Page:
To be blunt, I suggest… the short answer is no.  No, I would demand that the Gay State endeavour to become the world’s first post-racial society.  On the contrary, THERE SHOULD BE NO IMPORTANCE PUT ON THE ASPECT OF RACE.  A man should not be known as the Black Gay.  A womyn should not be classified as the Latina Lesbian.  We are all citizens of the Gay state.  And to this question, let me ask in return, what good has ever come from putting importance on race?  Where has emphasizing our differences gotten us in this world?  In our new country, the derogatory references to someone’s race can finally be stricken from civilized society.  Fueling racial hatred and intolerance is destructive to society in general and batters ones soul, just as when Gays are shunned and bullied based on sexual orientation.  On the contrary, instead of emphasizing the importance of race, I say we should seek to marginalize racial differences.  What better way to remove racism into the trash bin of history, than to give it no significance?

Too many people have not been exposed to a variety of cultures.  Too many people have lived their own small lives and to their own detriment, surrounded only by people who look like themselves and believe in the same set of values.  We need to increase the acceptance of diversity, not drive people into the emotional and mental illness that is ethnocentrism.  For all the years of my life I have been a part of a minority population that did not always by necessity bear the brunt of hatred.  As a boy and as a young man, I could hide my Gayness in a way people of color cannot and therefore I could blend in with the Heterosexuals if need be.  No one was the wiser, except me.  Obviously, many people of various racial make-up do not have that opportunity, as ill-conceived as it is.

It is human nature that we endeavour to put people in boxes.  Humans like to categorize one another so they can determine which cavalcade of stereotypes can be heaped upon the individual.  Another ill-conceived category that can be used to someone’s detriment is regionalism.  I have spent years of my life living in communities where I have also been a racial minority.  In the United States, I lived in the only state where Caucasians are a minority – Hawaii.  When Asians are grouped as one, they significantly outnumber European-Americans.   And I witnessed and experienced what’s commonly referred to as reversed racism.  In the islands, many “locals;” meaning those of Asian descent think that a Caucasian will never and can never  be a “local,” even if born and raised in Hawaii.  I would venture to say that most Caucasians in Hawaii have at one time or another been referred to as a “Haole.”  The word was originally used to refer to someone as a “foreigner” or as a “stranger” not of the land.  Yet in popular culture, especially among the younger generation, Haole is derogatory for whitey.  It is never used in a positive light.  It is another example of provincialism that is embedded in geographic isolation.  With a certain tone under some circumstances, it is meant to offend much in the same manner some people still use the “N’ word.  In my estimation, this is an ill-intended byproduct of placing an importance on race.  If screaming “fire!” in a crowded theatre is against the law, so should the use of words that are intended as weapons to endanger another.  What useful purpose comes from disparaging or damaging another person by using such language?  These examples do not infringe on free speech issues but should be stricken from use.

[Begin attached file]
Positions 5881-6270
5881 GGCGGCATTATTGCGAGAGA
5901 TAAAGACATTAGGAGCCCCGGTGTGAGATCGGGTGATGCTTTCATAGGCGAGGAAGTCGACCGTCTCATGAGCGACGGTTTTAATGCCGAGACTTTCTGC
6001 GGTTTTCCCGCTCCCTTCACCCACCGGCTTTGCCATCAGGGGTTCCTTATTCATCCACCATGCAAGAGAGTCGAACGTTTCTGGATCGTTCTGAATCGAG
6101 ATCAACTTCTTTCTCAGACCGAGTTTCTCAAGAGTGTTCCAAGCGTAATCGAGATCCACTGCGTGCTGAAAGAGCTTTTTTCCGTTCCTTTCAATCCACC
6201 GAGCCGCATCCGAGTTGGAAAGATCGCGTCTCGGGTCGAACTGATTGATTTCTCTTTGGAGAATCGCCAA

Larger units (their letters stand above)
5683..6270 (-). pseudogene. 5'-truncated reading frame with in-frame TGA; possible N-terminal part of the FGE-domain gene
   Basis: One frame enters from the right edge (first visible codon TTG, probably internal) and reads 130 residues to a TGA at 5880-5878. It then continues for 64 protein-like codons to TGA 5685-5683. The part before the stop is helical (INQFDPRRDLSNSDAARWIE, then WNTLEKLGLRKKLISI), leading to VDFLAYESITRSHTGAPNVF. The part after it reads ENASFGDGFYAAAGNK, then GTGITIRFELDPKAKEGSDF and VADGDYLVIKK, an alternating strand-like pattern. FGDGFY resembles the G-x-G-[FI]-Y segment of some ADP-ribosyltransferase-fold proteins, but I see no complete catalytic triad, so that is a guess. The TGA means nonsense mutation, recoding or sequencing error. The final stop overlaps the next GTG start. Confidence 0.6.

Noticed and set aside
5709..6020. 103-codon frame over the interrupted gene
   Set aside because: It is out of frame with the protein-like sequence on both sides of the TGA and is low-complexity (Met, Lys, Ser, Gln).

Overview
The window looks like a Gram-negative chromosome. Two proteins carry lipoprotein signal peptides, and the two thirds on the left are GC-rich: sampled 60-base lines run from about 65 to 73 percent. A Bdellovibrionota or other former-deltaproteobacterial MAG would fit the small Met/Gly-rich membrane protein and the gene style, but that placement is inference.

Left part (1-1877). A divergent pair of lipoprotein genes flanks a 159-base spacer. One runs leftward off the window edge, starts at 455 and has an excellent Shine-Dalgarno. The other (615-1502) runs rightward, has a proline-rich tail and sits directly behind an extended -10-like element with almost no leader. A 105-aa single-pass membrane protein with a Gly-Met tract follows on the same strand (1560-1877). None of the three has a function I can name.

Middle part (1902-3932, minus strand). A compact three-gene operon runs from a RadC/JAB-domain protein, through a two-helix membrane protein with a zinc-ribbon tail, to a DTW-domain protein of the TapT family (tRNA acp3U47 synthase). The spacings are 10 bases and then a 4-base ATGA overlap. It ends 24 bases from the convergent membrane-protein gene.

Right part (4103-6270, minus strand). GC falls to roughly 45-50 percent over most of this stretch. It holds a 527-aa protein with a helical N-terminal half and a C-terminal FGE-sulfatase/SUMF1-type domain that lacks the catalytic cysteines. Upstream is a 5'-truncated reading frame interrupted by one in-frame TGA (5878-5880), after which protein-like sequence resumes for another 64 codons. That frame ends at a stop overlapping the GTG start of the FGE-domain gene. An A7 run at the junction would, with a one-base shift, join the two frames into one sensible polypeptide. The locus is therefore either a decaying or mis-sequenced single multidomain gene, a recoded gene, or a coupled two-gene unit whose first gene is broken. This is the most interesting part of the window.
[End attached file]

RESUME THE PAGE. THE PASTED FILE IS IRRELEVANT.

Some have said that I am guilty of the same generalizations by exposing those who commit the act.  I disagree that exposing those guilty of drawing “first blood” renders us just as guilty.  Placing importance on race remains in the 21st century, one of the world’s most egregious examples of provincialism.  It is pitifully small-minded, by my thinking.  In our new Gay State, with citizens from every existing nation on Earth, we want to dissolve our differences and in the process, build bridges to one another.  Placing importance on race (particularly with negative connotations) only results in dividing us based on our differences and thus is not helpful.

It is a fact that the global Gay community suffers from having the scourge of racism within its own ranks.  Today it is a sad fact that the global Gay community is itself tainted by this insidious blight of racism that is found in every part of the world.  Non-Gay nations, which is to say EVERY nation on this Earth, give in to the weaknesses of the human mind and let divisions by race overpower society.  We in our new Gay State will do things differently.  We in the new Gay State will all have witnessed, lived and have known the damages of being the “odd man out,” the wasteful act of diminishing another living soul based on discrimination.  In our new home, this defect of racism based on intolerance and ethnocentrism will be stopped at the border.

Like Hawaii and like the planet as a whole, Caucasians in the Gay State will not have a majority status.  In order of racial population, particularly for full-time residents, we would expect Asians and Africans to be dominant population groups with Latin, Caucasian and other minorities also making a significant representation.  Part-time and seasonal residents would come from more economically advanced nations and as a result would expect to see more North Americans and Europeans.  Vacationers will pour in from every corner of the world.